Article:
“Neither Prison Nor Pardon”

So argues William Otis in the Washington Post: “Scooter Libby should not be pardoned. But his punishment—30 months in prison, two years’ probation and a $250,000 fine—is excessive. President Bush should commute the sentence by eliminating the jail term while preserving the fine.”

Five more paragraphs follow in the same vein: “Neither vindication of the rule of law nor any other aspect of the public interest requires that Libby go to prison. He is by no stretch a danger to the community, as ‘danger’ is commonly understood. He did not commit his crime out of greed or personal malice. Nor is his life one that bespeaks a criminal turn of mind. … A sense of proportionality argues in favor of eliminating Libby’s prison term. … [T]o leave the sentence undisturbed would be an injustice to a person who, though guilty in this instance, is not what most people would, or should, think of as a criminal.”

Et cetera. By the end of the piece, I was embarrassed for whomever penned it, in the way one might cringe at a suitor persistently and publicly making ill-suited plays for someone whose disinterest is palpable. Beyond that, it struck me as patently absurd that this rubbish would be worthy of publication in the Washington Post. Just who was this William Otis character, anyway?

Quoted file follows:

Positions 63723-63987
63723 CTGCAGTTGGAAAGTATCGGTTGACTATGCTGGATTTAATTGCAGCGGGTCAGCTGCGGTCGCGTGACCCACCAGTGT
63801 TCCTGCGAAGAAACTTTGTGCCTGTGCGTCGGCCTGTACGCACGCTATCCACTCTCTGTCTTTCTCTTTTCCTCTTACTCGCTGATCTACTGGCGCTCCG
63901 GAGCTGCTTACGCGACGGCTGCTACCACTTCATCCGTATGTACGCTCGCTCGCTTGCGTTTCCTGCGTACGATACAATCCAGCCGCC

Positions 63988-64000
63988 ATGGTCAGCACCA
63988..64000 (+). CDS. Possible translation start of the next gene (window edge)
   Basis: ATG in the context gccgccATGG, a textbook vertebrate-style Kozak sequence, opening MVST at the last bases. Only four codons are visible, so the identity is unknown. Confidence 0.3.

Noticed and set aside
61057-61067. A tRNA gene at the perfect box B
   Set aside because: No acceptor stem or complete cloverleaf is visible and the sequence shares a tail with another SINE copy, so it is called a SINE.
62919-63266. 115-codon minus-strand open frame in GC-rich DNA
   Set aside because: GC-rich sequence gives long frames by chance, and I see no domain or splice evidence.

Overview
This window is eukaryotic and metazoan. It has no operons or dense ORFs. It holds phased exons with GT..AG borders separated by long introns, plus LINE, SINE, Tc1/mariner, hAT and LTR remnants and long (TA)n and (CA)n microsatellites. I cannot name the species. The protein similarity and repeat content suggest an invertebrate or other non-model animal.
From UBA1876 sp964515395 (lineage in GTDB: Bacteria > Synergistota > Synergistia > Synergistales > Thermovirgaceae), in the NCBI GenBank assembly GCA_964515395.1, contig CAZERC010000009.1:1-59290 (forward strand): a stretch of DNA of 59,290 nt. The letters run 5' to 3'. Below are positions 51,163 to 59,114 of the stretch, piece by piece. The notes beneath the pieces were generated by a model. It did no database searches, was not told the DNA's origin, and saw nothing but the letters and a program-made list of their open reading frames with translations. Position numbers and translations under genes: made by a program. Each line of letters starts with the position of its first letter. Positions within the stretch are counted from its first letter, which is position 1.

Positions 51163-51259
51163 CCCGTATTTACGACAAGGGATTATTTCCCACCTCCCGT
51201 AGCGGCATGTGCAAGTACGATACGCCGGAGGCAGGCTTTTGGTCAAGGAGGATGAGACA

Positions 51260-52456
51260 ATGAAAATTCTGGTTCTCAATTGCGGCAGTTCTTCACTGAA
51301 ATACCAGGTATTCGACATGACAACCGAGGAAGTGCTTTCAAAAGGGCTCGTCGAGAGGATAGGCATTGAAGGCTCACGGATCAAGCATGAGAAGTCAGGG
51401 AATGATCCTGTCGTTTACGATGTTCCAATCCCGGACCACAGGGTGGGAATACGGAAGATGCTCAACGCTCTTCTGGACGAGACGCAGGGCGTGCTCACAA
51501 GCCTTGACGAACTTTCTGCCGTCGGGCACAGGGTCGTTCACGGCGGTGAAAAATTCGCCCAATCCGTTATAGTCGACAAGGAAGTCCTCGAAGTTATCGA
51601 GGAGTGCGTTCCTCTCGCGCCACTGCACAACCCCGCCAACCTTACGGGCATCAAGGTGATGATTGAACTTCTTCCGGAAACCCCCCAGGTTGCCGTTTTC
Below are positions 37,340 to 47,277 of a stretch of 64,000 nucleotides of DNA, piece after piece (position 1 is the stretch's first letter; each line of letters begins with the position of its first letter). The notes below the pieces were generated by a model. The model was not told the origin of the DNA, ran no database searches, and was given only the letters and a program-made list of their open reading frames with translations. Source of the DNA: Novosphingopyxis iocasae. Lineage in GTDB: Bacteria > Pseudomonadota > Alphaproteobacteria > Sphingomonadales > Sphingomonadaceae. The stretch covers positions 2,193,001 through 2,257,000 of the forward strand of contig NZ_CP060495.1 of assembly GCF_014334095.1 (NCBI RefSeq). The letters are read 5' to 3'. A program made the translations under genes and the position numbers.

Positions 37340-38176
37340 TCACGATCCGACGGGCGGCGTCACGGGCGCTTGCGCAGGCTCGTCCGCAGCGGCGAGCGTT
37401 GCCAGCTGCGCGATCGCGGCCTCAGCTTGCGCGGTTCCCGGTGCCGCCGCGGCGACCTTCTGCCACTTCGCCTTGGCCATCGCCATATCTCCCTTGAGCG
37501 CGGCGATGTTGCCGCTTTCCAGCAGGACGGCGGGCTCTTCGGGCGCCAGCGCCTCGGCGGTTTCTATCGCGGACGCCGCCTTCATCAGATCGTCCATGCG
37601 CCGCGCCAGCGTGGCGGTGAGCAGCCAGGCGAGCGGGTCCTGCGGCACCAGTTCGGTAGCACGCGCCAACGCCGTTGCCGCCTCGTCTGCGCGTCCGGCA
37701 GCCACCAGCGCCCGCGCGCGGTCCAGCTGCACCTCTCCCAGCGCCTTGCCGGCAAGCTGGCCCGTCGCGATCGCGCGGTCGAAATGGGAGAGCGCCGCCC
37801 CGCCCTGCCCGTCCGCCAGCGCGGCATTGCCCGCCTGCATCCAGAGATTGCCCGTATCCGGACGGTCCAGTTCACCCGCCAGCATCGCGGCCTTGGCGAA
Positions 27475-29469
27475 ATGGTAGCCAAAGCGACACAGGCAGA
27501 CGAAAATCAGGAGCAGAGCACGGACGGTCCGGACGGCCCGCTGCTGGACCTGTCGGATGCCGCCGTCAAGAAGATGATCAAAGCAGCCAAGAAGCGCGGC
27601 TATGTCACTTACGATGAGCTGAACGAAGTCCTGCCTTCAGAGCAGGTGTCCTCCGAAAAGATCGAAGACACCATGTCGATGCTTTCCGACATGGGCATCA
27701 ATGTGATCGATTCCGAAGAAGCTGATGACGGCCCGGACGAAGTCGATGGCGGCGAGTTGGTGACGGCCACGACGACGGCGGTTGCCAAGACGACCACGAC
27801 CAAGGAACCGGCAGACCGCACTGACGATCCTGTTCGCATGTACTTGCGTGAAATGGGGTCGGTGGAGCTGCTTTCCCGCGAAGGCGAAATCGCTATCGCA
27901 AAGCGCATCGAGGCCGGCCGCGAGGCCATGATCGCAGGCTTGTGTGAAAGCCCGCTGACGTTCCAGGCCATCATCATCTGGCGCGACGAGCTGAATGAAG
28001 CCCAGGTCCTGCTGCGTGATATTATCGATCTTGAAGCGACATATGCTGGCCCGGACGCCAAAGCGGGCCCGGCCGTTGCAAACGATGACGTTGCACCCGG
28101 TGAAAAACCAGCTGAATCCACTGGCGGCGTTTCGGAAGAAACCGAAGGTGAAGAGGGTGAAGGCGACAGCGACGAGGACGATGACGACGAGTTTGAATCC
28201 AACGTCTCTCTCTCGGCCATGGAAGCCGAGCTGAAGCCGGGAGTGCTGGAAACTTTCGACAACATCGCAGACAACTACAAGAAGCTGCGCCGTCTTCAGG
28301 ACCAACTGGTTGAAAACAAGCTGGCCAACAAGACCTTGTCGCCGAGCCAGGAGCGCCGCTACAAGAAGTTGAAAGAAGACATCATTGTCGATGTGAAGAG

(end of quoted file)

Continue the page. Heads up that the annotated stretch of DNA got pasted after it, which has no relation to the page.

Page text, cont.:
The writer, a former federal prosecutor, was a member of the Attorney General’s Advisory Committee on the Sentencing Guidelines under administrations of both parties. He was special counsel for President George H.W. Bush.

Och aye. We are in such trouble. I believe I hear Nero tuning his fiddle now…

[Related Reading: Digby.]

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12 Comments

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12 responses to ““Neither Prison Nor Pardon”

  1. Bitty

    He is by no stretch a danger to the community, as ‘danger’ is commonly understood.

    …because too many people fail to see the Bush administration as criminally dangerous.

  2. Bitty

    ‘scuse me. I meant “too few.”

    Sigh.

  3. Melissa McEwan